The first episode in a new series on theological and philosophical analysis of films looks at Sin City (2005)–the film adaptation of Frank Miller’s comic series–and discusses its portrayal of redemptive violence, patriarchy, power, and self-sacrificial love.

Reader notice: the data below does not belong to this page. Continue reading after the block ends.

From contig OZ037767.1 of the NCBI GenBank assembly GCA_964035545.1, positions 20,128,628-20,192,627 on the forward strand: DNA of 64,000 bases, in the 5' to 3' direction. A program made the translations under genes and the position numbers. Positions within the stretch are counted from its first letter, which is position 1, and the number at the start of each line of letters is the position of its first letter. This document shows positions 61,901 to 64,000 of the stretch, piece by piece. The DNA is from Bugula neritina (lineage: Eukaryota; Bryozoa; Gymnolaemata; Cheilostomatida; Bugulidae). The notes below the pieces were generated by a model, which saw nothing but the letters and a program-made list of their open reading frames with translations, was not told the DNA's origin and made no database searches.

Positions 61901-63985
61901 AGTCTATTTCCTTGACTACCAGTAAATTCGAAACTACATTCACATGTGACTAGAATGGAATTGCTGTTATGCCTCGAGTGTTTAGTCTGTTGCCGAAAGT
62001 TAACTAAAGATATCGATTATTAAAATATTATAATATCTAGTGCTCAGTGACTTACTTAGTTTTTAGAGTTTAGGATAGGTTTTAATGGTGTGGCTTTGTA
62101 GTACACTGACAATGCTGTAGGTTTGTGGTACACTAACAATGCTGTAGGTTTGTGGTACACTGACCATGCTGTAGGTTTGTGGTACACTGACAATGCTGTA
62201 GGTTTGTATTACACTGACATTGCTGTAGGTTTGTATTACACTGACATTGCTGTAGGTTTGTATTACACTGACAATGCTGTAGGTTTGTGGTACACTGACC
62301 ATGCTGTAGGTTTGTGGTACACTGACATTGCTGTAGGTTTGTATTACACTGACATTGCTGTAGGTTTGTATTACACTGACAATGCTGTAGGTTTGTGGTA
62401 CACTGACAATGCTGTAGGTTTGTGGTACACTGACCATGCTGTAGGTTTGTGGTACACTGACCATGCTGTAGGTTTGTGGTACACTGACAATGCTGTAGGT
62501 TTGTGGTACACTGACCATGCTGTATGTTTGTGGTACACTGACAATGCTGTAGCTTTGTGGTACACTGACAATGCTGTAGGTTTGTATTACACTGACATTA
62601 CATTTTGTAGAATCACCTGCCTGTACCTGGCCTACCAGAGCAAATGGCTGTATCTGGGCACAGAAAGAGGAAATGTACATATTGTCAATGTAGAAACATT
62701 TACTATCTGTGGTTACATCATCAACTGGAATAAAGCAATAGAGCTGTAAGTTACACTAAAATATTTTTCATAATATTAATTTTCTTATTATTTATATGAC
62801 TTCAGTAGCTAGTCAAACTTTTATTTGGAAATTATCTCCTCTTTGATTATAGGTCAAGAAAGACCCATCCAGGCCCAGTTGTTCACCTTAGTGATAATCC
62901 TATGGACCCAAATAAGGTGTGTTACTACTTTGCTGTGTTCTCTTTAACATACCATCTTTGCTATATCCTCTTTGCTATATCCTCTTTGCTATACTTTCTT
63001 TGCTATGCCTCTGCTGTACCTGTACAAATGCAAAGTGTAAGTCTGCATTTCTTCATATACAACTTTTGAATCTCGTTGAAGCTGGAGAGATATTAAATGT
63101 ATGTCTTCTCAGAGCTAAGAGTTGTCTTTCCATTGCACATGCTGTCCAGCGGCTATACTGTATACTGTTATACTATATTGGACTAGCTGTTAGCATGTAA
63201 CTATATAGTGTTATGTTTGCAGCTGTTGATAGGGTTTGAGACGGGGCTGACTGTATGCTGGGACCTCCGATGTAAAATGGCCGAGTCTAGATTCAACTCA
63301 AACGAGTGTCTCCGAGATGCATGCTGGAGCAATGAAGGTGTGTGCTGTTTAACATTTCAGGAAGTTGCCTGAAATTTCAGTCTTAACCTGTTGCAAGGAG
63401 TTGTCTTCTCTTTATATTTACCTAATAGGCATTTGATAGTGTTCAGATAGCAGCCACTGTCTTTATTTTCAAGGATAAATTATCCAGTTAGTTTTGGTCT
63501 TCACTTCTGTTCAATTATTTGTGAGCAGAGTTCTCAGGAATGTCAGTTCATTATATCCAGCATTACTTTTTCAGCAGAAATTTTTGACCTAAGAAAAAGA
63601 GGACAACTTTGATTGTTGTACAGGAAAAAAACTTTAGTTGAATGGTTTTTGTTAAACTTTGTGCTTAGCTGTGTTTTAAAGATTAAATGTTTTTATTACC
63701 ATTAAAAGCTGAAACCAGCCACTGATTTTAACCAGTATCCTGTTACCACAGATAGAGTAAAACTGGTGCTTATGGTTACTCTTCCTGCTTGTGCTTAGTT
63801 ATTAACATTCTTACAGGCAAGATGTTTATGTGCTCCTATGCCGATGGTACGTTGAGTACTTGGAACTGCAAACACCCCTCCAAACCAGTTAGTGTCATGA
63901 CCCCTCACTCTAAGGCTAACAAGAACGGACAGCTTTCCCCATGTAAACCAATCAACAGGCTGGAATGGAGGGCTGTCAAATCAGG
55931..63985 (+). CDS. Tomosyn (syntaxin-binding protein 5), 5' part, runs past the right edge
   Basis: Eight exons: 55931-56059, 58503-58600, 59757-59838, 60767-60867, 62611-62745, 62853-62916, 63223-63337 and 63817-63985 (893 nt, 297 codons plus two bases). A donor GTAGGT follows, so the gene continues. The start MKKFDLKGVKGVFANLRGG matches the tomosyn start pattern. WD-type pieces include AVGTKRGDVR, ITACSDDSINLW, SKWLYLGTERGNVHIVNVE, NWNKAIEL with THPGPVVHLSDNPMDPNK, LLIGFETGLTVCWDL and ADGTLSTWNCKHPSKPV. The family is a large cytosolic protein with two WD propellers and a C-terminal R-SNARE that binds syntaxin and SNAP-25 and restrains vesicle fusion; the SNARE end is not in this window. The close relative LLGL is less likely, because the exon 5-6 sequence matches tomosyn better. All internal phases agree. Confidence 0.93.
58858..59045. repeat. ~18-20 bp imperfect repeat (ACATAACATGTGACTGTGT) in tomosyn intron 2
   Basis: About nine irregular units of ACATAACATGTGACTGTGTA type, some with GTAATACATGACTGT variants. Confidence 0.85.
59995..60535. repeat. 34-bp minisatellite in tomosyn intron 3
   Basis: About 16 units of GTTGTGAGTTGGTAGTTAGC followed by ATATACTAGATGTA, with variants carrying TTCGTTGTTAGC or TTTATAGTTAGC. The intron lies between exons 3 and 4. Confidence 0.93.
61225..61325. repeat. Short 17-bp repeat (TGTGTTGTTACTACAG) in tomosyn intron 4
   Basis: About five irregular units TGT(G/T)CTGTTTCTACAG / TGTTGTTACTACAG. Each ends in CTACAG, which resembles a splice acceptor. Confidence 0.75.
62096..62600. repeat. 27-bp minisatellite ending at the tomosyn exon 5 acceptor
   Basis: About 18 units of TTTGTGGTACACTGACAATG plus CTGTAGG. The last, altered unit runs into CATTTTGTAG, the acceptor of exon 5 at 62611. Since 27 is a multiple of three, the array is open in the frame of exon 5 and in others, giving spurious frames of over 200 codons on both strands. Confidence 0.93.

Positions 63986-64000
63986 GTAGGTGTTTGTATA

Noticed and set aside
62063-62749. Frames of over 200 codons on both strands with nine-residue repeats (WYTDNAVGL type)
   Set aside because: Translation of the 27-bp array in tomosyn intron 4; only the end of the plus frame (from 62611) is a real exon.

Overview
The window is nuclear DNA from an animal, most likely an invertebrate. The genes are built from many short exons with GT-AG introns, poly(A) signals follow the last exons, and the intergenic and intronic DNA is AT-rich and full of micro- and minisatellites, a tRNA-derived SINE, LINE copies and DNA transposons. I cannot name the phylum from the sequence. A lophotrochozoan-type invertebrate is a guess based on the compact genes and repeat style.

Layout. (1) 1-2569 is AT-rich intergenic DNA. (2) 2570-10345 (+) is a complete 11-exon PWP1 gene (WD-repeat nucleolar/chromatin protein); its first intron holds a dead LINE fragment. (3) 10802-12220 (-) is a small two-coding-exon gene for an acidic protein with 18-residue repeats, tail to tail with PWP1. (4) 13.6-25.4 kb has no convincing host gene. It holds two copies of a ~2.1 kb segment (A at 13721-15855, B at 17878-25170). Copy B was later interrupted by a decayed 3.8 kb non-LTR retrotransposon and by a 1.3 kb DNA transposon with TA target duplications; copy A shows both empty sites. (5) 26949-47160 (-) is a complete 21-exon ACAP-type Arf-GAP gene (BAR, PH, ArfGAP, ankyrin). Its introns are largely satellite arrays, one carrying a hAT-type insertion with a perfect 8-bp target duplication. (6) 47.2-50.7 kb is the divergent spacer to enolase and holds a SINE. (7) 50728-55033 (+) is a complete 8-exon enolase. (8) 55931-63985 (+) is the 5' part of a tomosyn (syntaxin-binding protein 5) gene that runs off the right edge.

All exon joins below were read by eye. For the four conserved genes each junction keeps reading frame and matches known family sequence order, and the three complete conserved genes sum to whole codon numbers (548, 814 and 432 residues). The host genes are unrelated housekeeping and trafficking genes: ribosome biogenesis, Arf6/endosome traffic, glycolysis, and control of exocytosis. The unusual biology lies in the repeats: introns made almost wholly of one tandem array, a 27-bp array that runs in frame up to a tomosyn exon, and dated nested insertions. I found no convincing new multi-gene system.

I recently discovered an article by David Konstan entitled “Enacting Eros” (http://www.stoa.org/hopper/text.jsp?doc=Stoa:text:2002.01.0004). What interested me most about this article was its discussion of sex and sexuality in the ancient world as primarily a power game. Konstan cites David Halperin as pointing out that in classical Athens the superordinate group was a minority of adult male citizens. Everyone else (women, children, foreigners, and slaves) composed the subordinate group. Not coincidentally, this dividing line also separates the dominant party in sexual acts from the submissive party: “‘sexual penetration was thematized as domination: the relation between the insertive and the receptive sexual partner was taken to be the same kind of relation as that obtaining between social superior and social inferior.'” Konstan explains: “The desire characteristic of women and boys was correspondingly imagined to be different in kind from that of adult males. Women were typically represented as yielding to sex rather than commanding it, and feminine desire, like that of boys, was expressed as a willingness to be penetrated rather than as an urge to penetrate. This polarity did not necessarily coincide with the distinction between genders, but depended rather on differences of power.” What interests me is how Christianity turned this distinction on its head. Early Christianity was characterized, as the pagan critic Celsus tells us, as a religion of “slaves, and women, and children” (Origen, Contra Celsus, Bk 3, Ch 49)– precisely those people that male citizens sought to subjugate through sexual power games. The agnostic New Testament scholar and historian Bart Ehrman, in his recent book How Jesus Became God, even argues that the early church was incredibly egalitarian for its time and place, so much so that women would have been entrusted to be witnesses of the resurrection of Jesus. This tendency for the early church to value those that the powerful desired to subjugate is rooted in the message of Christ. When Jesus speaks of being a leader, he describes this one as the one who serves, not the one that subjugates– that is what pagan gentiles do (Luke 22:25-26). Paul applies this to the marital context, noting that the husband has a leadership role in marriage, but describing this role as primarily one of nurturing and service (Ephesians 5:25-33). When Christian men use their marital position as a means to subjugate, they are behaving like pagans. This is one area where Christian ethics and much of feminist philosophy have some significant agreement. Feminism’s speaking against sexual domination in western society is in many ways a righteous chastisement of Christian men who behave like pagans, and we ought to listen to this criticism and repent.